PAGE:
Doctor insights on:
Gout Symptoms Foot Arch
Gout: Gout symtoms involve out of control pain that any slight touch creates an usually high pain reaction, redness and swelling. The pain involves a joint and for the foot it is usually the big toe. Remedies involve medication such as uloric, steroid injection and topical compounding gout creams. ...Read more
The common term for the plantar arch is the arch that the bottom of the foot makes behind the ball of the foot to the heel on the inside (medial plantar arch) of the foot; however, there is actually another arch that is across the ball of the foot called the transverse arch just behind the ...Read more
Gout gives pain!: The main symptom of gout is pain. Really, really bad pain. Tends to show up first in the big toe, then can spread to other joints in subsequent bouts. It is treatable, but without treatment the repeated bouts of inflammation can lead to more permanent joint damage - gouty arthritis. ...Read more
Possibly: Gout can actually attack different joints in the foot and in the body. The most common is the joint that makes up the big toe and the first metatarsal bone of the foot. However, gout can also affect the midfoot and the rearfoot. The midfoot would be considered part of the arch. Therefore, the answer is yes. ...Read more
Recently diagnosed w/gout & plantar faciitis in l. Foot. Frequent flareups. Pain in heel & across arch only. U.A. Level 7.5. How do I know which one I've got? Stay on allopurinol or just w/flareups?
Gout vs fasciitis: While both gout and plantar fasciitis can be causes of foot pain, they would have separate distinguishing characteristics. Plantar fasciitis is classically described as heel pain after periods of rest that improves with use. Simple things like stretching exercises, anti inflammatories and orthotics can be helpful. Gout attacks joints of the body. Flare ups would cause redness and swelling. ...Read more
Gout is due to too much uric acid in the body. Uric acid forms from the break-down of certain foods. Watching what he eats, control weight and drink plenty of water helps. Some medications increase uric acid, such as low dose asprin and water pills (hctz).
If occurs often there are prescription meds to help excrete the uric acid. ...Read more
Tophaceous Gout: Gout can occur in just about any soft tissue in the body. The accumulation of uric acid crystals in the soft tissue forms nodules or masses called tophi. The singular of tophi is tophus or stone. These can become quite large and disfiguring. They can rupture through the skin and destroy not only soft tissue but joints. Tophi formation is the result of chronic high levels of uric acid in the blood. ...Read more
10 days: Approximately 10 days.Get a more detailed answer ›
Unusual for gout: Gout at age 22 is rare unless there is an inherited problem with purine and uric acid metabolism. I would first look for other causes of persistent joint pain. If a rheumatologist verifies that indeed you do have chronic gout, medications must be given to 1. stop the attack and 2. lower the uric acid level in the blood to prevent future attacks of gout. ...Read more
? Black: Hopefully it is a dark blueish color from a bruise, as black may signify an ischemic condition, which would be serious. Get the area looked at by a dr. To be safe and get properly diagnosed and treated, best wishes to you. ...Read more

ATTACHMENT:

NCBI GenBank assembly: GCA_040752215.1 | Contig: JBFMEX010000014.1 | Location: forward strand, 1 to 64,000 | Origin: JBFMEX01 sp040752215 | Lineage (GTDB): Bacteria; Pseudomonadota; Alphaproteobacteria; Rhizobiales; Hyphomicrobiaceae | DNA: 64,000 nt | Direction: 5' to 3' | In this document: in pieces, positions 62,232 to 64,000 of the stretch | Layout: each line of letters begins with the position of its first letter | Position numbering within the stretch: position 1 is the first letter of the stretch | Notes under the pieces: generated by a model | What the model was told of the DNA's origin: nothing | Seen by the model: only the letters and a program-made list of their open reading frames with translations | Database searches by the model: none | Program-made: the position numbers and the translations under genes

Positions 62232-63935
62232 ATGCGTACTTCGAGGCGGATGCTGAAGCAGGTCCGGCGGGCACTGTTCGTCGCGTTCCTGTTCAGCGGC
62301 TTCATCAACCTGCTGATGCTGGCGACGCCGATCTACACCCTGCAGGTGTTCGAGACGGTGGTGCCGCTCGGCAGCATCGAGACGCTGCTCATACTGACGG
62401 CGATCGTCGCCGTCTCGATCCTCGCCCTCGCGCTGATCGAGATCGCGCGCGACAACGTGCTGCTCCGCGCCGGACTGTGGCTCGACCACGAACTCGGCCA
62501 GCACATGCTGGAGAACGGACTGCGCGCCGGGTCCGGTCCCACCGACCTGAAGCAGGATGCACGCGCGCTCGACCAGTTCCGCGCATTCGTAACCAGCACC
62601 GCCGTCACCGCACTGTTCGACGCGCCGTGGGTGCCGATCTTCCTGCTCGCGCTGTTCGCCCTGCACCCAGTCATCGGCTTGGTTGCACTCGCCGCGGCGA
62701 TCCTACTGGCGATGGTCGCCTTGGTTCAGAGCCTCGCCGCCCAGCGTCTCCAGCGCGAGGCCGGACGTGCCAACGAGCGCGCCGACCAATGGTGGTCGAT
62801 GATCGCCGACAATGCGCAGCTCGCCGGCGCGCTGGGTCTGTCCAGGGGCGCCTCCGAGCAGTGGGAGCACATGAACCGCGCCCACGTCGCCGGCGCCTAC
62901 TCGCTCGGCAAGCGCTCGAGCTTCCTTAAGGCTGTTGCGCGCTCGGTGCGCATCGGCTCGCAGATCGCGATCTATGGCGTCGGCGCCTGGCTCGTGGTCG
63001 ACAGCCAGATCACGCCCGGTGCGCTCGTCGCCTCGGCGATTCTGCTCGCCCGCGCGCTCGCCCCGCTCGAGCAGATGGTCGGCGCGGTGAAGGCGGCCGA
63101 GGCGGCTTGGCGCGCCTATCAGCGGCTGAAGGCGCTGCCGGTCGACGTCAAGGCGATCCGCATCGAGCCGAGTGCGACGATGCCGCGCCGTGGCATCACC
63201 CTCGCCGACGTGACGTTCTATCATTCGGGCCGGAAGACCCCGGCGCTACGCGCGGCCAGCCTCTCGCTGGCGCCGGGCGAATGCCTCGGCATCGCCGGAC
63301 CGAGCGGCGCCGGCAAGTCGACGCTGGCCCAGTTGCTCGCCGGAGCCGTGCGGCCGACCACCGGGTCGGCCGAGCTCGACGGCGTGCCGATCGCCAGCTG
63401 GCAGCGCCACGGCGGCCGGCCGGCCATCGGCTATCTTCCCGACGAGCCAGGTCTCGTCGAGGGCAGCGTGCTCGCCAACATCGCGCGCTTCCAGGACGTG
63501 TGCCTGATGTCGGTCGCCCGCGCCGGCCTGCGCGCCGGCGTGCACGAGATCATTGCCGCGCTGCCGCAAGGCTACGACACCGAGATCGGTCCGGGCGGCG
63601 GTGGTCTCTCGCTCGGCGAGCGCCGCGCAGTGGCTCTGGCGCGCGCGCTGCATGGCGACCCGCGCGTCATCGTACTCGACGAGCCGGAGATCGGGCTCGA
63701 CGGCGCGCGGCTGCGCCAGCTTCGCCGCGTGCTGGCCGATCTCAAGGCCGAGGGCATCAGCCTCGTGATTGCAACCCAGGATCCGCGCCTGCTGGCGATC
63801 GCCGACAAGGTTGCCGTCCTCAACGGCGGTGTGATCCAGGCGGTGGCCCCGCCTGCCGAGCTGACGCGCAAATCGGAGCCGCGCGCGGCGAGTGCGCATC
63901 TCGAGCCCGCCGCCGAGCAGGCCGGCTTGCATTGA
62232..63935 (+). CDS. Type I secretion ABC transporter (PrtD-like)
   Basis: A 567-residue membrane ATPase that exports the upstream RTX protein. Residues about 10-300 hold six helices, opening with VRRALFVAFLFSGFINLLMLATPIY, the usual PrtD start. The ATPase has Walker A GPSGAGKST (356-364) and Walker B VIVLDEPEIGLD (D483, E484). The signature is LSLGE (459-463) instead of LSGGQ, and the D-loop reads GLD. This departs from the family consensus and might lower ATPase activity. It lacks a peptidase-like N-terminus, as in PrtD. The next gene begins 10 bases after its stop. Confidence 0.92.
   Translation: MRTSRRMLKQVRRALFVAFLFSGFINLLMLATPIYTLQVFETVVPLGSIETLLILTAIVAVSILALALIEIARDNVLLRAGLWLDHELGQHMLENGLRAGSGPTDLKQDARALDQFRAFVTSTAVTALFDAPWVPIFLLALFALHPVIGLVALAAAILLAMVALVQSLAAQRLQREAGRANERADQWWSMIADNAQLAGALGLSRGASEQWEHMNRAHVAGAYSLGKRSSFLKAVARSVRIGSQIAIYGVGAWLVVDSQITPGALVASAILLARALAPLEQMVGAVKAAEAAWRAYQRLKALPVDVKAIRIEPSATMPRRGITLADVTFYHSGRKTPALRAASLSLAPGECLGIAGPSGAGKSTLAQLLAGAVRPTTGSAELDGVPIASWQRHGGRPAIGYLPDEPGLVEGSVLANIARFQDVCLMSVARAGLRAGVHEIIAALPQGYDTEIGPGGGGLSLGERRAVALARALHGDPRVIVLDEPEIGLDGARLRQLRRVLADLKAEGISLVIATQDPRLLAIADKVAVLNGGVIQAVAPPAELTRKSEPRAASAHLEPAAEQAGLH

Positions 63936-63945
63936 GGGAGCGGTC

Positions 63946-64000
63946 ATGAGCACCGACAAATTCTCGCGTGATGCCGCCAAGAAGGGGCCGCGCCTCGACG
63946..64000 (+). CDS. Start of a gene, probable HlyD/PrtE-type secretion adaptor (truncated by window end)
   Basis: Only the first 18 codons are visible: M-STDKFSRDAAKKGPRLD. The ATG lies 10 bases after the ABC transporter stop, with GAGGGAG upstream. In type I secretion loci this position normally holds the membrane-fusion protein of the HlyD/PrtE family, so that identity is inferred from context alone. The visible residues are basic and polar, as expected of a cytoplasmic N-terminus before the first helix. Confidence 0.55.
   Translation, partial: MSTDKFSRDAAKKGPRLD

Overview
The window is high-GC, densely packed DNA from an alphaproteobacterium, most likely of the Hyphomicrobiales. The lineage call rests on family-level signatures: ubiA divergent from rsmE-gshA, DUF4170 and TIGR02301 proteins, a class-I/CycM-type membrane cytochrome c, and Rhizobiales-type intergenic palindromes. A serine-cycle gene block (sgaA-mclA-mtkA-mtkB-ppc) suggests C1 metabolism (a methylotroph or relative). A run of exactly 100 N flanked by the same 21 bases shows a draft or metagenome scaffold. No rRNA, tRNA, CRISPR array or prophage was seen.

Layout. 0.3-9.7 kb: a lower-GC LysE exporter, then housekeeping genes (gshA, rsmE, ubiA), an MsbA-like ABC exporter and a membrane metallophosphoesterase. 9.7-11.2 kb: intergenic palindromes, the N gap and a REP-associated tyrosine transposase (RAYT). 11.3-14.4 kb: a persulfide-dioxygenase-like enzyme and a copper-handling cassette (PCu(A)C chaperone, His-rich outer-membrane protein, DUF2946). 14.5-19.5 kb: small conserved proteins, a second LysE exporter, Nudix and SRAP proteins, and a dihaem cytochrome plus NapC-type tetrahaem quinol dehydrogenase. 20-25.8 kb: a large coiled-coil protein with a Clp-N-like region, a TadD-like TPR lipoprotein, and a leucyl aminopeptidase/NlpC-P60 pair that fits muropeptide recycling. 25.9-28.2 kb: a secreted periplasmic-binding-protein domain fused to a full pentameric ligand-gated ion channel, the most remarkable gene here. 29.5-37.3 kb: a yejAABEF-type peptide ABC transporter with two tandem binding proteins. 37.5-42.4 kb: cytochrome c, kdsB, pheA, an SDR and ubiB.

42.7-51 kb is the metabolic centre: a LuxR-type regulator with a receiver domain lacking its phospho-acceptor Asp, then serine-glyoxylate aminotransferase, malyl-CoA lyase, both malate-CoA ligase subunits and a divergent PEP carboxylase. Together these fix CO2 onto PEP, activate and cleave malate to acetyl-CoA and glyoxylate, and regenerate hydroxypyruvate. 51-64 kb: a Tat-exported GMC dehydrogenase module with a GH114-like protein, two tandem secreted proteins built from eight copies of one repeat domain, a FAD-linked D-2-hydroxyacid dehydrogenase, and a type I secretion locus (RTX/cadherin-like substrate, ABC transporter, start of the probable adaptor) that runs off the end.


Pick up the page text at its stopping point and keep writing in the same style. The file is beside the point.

Took off work boots, I noticed that there was pain on top of foot, as days went on, pain has gotten worst. What is the problem? I do have gout.
I have a swelled foot only painful sometimes. Has lasted since early June. Was treated for gout Had blood tests and it is not gout. What could this be?
Gout pain: Gout is an inflammatory condition of a joint; the joint can become painful from an increase in uric acid levels in the joint and the tissues surrounding the painful area. Gout usually affects the hallux joint, the ankle joint, the knee joint, the wrist, and smaller joints of the hands and feet. Uric acid levels can be decreased with diet and medication. Ask your physician and podiatrist. ...Read more
Anti-inflammatories: Acute gout is best treated with anti-inflammatory medications. Naproxyn, indomethacin, Ibuprofen and many other type drugs work well. Some physicians will use steroid drugs like prednisone. This all depends on your medical history and medicaitons you are on. Colchinine works very wee also but is an older treatment. All have side effects. Not all are comfortable using colchicine. ...Read more
Yes: Kia ora. Gout is a painful thing to have and there are a few options for pain relief. You can talk with a SmartHealth doctor after hours via text or video directly through this app (the way you have come through now has been just to have a question answered, you will need to go back through for a direct consult). You may also like to visit Healthnavigator. Org. Com and search under gout. ...Read more
I have what appears to be a gout on my left foot, but it never hurt. What would doctor do with it?
Tophi w/o acute gout:
It is unclear what led to a diagnosis of gout, unless you had an
x-ray of your foot that showed changes suggestive of chronic
gout deposits or even damage. Uncommonly, gouty deposits (tophi) may be noted incidently, at time of arthroscopy or open surgery, with no prior consideration of gout, because there was never a typical acute attack. If gout y deposits are confirmed, then
treatment for gout. ...Read more
Is gout usually super painful, because I feel like I broke my foot/toe. How long will it be before it subsides?
Attack yes: Sudden onset of pain, swelling, redness and earth of a joint are signs of a gouty attack. The symptoms can last upwards of a 1-2 weeks then slowly subside. The same symptoms may represent an infection, so if you have them see a doctor. Gout is diagnosed by aspirating joint fluid and looking for gout crystals. High uric acid in your blood suggests you are having a gout attack. ...Read more